And like @Sideways it’s always really crucial for me (in any medical examination or procedure including physio appointments) that I ask them to let me know in advance when/where they’re going to touch me. This means it won’t take me by surprise and spook me. And also gives me an opportunity to say that I need to pause for a moment, or to say I don’t want them to do that etc (ie boundary setting!)

I can understand how her telling you ‘just don’t think about it’ didn’t land brilliantly. And perhaps you’re right and that she is not hugely trauma informed. But, for what it’s worth, I do think it sounds like she is trying to be supportive. You asked us if you need to be more blunt. I think it would help her (to help you) if you were very clear and direct with her about what would help (or not) and what’s challenging and what’s ok. That will give her something to go on, I think, so that hopefully she can make the experience easier for you while still giving you effective physio treatment. But that doesn’t mean you have to share details of your traumatic experience(s)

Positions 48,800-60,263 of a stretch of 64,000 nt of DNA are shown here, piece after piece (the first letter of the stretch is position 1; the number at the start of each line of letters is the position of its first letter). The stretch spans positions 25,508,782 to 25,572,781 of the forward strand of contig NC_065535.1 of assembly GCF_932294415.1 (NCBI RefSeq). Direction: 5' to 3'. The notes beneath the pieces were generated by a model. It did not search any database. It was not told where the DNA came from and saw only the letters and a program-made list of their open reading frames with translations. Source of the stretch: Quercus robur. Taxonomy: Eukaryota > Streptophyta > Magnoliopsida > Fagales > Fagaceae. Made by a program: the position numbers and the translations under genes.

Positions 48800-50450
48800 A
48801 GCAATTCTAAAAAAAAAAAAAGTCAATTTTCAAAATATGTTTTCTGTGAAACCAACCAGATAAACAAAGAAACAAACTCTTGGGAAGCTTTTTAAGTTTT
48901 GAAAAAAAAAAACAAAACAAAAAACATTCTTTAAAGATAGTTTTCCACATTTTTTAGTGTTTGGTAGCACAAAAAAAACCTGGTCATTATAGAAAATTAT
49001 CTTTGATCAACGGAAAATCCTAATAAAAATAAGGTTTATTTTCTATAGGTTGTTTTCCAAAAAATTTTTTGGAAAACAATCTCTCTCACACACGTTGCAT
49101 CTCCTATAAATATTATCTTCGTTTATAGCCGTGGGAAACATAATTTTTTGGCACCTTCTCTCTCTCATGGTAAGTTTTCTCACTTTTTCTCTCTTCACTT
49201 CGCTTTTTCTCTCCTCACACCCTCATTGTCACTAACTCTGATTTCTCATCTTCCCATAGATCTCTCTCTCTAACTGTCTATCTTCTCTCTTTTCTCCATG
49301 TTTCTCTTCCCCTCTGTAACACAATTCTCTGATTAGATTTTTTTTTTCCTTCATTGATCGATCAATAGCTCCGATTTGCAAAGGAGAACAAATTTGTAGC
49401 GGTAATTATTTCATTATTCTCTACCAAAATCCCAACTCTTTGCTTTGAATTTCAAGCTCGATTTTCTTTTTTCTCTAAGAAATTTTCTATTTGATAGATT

Good luck - and well done for keep turning up for physio sessions, which are proving triggering. Things like this, avoidance can easily kicked in (I’ve been there!) So, I’m really glad that you’re able to prioritise your health and make it to sessions, even though they are hard to navigate.
 

ptsdflo

New Here
Thank you they are good points you have raised & will think of what I need to do to approach it in this way.

I’ve had this too - don’t really have anything to add to the above responses, which I would echo strongly.

Completely agree that you don’t need to share content about your trauma history - she is right when she says that she doesn’t need to know.

As @Sideways and @joeylittle have said, trying to identify specifics around what is ok for you/not ok for you, and either suggesting alternatives that would suit you better or asking her if she could adapt something would be key.

And like @Sideways it’s always really crucial for me (in any medical examination or procedure including physio appointments) that I ask them to let me know in advance when/where they’re going to touch me. This means it won’t take me by surprise and spook me. And also gives me an opportunity to say that I need to pause for a moment, or to say I don’t want them to do that etc (ie boundary setting!)